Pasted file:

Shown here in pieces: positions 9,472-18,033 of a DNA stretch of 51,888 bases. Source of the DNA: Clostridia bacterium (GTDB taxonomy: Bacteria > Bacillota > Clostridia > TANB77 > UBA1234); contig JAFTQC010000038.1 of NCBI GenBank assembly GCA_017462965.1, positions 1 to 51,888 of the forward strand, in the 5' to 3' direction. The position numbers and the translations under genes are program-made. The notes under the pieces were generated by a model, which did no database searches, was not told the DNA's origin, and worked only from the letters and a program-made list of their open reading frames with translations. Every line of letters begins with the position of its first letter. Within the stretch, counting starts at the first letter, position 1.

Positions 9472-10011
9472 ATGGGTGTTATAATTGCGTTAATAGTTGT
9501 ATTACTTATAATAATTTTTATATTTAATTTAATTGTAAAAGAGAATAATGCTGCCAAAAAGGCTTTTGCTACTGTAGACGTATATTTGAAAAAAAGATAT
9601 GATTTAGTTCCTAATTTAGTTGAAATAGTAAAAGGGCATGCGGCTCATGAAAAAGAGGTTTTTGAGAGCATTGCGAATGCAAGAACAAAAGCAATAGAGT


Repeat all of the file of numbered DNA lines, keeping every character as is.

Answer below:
Shown here in pieces: positions 9,472-18,033 of a DNA stretch of 51,888 bases. Source of the DNA: Clostridia bacterium (GTDB taxonomy: Bacteria > Bacillota > Clostridia > TANB77 > UBA1234); contig JAFTQC010000038.1 of NCBI GenBank assembly GCA_017462965.1, positions 1 to 51,888 of the forward strand, in the 5' to 3' direction. The position numbers and the translations under genes are program-made. The notes under the pieces were generated by a model, which did no database searches, was not told the DNA's origin, and worked only from the letters and a program-made list of their open reading frames with translations. Every line of letters begins with the position of its first letter. Within the stretch, counting starts at the first letter, position 1.

Positions 9472-10011
9472 ATGGGTGTTATAATTGCGTTAATAGTTGT
9501 ATTACTTATAATAATTTTTATATTTAATTTAATTGTAAAAGAGAATAATGCTGCCAAAAAGGCTTTTGCTACTGTAGACGTATATTTGAAAAAAAGATAT
9601 GATTTAGTTCCTAATTTAGTTGAAATAGTAAAAGGGCATGCGGCTCATGAAAAAGAGGTTTTTGAGAGCATTGCGAATGCAAGAACAAAAGCAATAGAGT